In 1760, he adopted Philadelphia, Pennsylvania, as his permanent residence. Remaining active in the seagoing trade, he had command of the merchantman Black Prince in 1775 and assisted in her entry into the Continental service under the name Alfred. He commanded the Continental brig Lexington during the first part of 1776, capturing several British vessels. Later in the year, he received the rank of Captain in the Continental Navy and was appointed Commanding Officer of the new frigate Effingham. Though his ship was unable to get to sea, Barry used her armament and men effectively during the long campaign to defend the Philadelphia region against greatly superior British forces.
In 1778, Captain Barry commanded the frigate Raleigh. His gallant conduct in her loss in September 1778 ensured that he received further active employment.
After a time as captain of a privateer, in 1780 he was given the frigate Alliance, in which he captured HMS Atalanta, HMS Trepassy and other enemy privateers warships between 1781 and 1783. Alliance also carried American diplomats across the Atlantic to France and performed valuable services in the Caribbean Sea.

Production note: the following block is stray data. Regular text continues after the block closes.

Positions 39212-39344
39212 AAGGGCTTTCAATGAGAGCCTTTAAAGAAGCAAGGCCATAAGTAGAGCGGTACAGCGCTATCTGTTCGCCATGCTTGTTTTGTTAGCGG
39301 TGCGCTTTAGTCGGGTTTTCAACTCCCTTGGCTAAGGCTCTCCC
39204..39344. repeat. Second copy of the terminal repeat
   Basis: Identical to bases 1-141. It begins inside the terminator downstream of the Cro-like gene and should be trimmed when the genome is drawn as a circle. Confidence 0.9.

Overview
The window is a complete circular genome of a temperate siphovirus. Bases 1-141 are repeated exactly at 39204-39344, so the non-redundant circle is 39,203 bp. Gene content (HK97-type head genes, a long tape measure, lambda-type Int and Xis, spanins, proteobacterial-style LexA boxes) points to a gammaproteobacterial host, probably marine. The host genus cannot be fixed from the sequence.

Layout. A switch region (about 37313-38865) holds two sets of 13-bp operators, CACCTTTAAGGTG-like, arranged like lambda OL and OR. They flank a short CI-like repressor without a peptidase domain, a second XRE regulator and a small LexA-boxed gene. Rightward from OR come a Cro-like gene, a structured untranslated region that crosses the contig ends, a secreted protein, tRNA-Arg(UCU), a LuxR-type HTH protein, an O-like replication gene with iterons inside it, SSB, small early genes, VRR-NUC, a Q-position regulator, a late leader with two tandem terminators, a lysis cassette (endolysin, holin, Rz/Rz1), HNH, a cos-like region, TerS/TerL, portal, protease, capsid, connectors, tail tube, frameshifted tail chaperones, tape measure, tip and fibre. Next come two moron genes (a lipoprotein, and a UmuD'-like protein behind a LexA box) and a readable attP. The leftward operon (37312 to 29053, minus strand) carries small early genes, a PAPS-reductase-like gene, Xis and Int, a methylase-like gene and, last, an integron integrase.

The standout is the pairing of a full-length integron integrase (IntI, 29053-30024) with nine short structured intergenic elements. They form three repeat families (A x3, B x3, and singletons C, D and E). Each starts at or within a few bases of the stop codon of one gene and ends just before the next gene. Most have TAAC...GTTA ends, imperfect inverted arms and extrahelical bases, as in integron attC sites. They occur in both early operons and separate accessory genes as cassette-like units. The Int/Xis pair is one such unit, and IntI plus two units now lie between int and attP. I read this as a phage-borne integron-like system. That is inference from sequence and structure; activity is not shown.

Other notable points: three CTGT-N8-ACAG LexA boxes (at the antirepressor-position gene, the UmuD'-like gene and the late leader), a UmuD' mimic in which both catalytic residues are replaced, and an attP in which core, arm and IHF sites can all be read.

Following the end of the Revolutionary War in 1783, Barry returned to the merchant service.
In 1794 he was appointed the senior Captain of the newly established United States Navy and subsequently was in charge of constructing the large frigate United States. Captain Barry commanded the new ship in the West Indies during the 1798–1801 Quasi-War with France, including a period as Commodore of U.S. Navy forces in the region. He served ashore at Philadelphia for the remainder of his life.
Commodore Barry died at Strawberry Hill, near Philadelphia, 13 September 1803 and is buried in St. Mary’s Cemetery, Philadelphia.